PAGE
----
Wanderful Wisdom Walks: Bruce Daisley, tech supremo

‘I am going to take you somewhere interesting.’ I’d been looking forward to seeing the city through Bruce’s eyes, but hadn’t quite anticipated his upbeat pace. As we barrel along Air Street and across Piccadilly, it occurs to me that velocity is a word that suits him well.
I am interrupting a senior executive of a major company in the middle of the afternoon, but he seems keen to get out and about.
Bruce is flying along but taking it all in. Almost without breaking his step, he bends down to pick up a plastic bottle that someone has carelessly discarded on the pavement and pops it into a recycling bin. There’s no bravado or speech about ridding the environment of plastic. ‘One a day,’ he says simply. ‘I just do one a day…’ And we’ve moved on.

‘I love this square.’
We’ve arrived at a picture-perfect little park encased in railings and surrounded by imposing eighteenth-century London architecture.
‘London has these beautiful oases – like little parks filled with all these mature trees where you can escape. A few years back I was witnessing burnout in the people around me. The fact I was diagnosing it in others means I was probably feeling it a bit myself. So I became fascinated in the science of lunch breaks. I just started coming down here with a book, to try to force myself not to be sitting on my phone. And I discovered it’s just so good for your energy – your sanity.
‘There’s a lot of talk about the why of work, its purpose. For me it’s more about learning more of the how of work – how can I feel happier day-to-day?’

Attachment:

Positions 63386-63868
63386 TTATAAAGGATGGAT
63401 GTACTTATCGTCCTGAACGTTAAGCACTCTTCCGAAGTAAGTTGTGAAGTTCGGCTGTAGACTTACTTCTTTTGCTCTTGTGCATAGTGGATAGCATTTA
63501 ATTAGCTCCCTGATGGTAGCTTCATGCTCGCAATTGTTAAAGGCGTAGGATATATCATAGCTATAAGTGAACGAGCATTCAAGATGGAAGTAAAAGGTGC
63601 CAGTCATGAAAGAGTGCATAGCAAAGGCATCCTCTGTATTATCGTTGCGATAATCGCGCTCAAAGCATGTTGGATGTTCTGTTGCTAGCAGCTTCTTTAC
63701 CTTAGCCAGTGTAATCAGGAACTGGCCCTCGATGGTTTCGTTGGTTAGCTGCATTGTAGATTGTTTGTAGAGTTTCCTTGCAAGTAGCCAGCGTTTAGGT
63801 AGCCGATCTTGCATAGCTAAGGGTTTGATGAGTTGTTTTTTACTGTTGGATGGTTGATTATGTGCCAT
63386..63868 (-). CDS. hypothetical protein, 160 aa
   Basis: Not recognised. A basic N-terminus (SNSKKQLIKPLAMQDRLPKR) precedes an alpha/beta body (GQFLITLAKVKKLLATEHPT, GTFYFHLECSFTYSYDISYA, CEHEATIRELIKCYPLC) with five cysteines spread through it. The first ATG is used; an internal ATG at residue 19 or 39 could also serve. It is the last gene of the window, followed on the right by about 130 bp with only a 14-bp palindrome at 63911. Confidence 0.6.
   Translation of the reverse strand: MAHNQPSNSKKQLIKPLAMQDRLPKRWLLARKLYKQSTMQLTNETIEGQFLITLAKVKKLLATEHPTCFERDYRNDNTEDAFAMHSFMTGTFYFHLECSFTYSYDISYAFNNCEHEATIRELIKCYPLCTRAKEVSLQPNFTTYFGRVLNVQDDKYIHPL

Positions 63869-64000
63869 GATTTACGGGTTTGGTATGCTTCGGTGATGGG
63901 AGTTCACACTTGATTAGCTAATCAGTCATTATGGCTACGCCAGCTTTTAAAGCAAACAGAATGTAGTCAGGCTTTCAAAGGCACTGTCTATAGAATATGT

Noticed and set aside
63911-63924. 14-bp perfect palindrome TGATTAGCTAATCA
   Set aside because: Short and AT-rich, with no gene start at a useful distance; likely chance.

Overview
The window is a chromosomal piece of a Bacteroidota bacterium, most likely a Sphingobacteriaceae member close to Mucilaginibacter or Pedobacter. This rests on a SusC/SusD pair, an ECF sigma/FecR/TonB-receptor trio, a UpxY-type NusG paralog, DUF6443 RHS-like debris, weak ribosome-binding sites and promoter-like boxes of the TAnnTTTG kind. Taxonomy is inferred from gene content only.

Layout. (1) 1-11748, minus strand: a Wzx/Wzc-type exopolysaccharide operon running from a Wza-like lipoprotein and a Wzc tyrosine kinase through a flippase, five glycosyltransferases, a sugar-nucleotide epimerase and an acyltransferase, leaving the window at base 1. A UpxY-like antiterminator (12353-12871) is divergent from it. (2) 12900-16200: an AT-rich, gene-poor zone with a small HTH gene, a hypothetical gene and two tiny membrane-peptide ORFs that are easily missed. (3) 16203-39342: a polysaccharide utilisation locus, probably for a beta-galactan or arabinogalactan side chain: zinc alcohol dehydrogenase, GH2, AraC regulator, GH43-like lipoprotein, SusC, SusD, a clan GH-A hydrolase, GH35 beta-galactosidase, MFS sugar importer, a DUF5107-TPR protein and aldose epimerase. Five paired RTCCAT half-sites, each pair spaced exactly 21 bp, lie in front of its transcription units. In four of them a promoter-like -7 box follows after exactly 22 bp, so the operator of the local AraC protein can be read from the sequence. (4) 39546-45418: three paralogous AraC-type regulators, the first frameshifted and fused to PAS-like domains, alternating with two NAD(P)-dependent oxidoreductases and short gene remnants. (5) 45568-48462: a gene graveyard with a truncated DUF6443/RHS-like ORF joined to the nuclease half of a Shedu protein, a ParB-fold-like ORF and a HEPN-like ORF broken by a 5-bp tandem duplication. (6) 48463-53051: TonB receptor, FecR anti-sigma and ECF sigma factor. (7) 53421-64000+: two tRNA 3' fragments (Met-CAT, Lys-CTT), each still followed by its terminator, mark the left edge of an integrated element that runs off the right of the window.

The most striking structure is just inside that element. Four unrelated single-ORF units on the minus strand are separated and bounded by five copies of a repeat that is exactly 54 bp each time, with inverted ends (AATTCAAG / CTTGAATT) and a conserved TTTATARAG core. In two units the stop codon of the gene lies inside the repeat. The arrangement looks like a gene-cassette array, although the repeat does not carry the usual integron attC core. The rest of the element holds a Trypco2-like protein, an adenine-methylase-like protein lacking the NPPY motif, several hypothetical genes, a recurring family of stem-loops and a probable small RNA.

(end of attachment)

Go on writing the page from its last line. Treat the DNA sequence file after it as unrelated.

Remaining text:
Bruce’s curiosity about how to make work better spawned the UK’s most popular business podcast (Eat Sleep Work Repeat) as well as a No. 1 bestselling book, The Joy of Work.
He’s managed both, alongside his not inconsiderable day job, running Twitter’s business in Europe, the Middle East and Asia. Like I said – velocity. But I am finding Bruce somehow does swiftness in a way that doesn’t feel speedy or stressful. Not for one moment while I am with him do I sense he wants to be somewhere else.
‘I love this part of town. We are so used to London being this sprawling metropolis it’s easy to forget it used to be so rural. There’s an amazing pub over the road called the Blue Posts, referring to the way they used to mark out the hunting grounds. Imagine how different London looked then, political classes down here and people hunting up there.’

While he likes the rural, Birmingham-born Bruce derives energy from cities.
‘I love the energy of cities. Can’t imagine not living in one. I was just speaking to an organisation [note: don’t tell anyone but it was the intelligence service MI5] and they asked me,
“Where would you most like to wake up in the world?”
‘I just thought, what an honour to wake up in this city. I love London.’
We’ve darted across Pall Mall. Well, Bruce darted, I tried to keep up, and now we’re weaving through St James’s Park. The greenery’s lush. The air is chilly but the sky is clear, and all feels abundant. This sets Bruce’s mind off in a new direction.
‘The only thing I’d say is that a wonderful, functioning city has to be affordable and that’s a challenge right now. I struggle to see how someone who’s barely bringing in a few pounds is going to be able to live in this city. There are parts of this town that used to be dedicated to specific things like music and the arts. It’s tragic. If you haven’t got artists doing counterculture, the culture dies a bit, doesn’t it? I hope we don’t lose something magical about this place.’

Bruce stops in his tracks and locks eyes with a pelican standing watching us beadily from the side of the lake. ‘Love that pelican. Look at him. His neck’s in and he’s cold. It’s like he’s saying, you promised me summer…’ Bruce is chuckling, and that, turns out to be right at the heart of why he’s so interested in improving the workplace.
‘I love laughing. I was obsessed with sitcoms as a kid. It’s a good day at work for me when I’ve laughed till it hurt at least three times. Some of the places I have worked in have been laughter filled. Others – hmm – less so. That’s partly why I am so interested in avoiding that dead-eyed burnout and getting a bit more mojo back into work.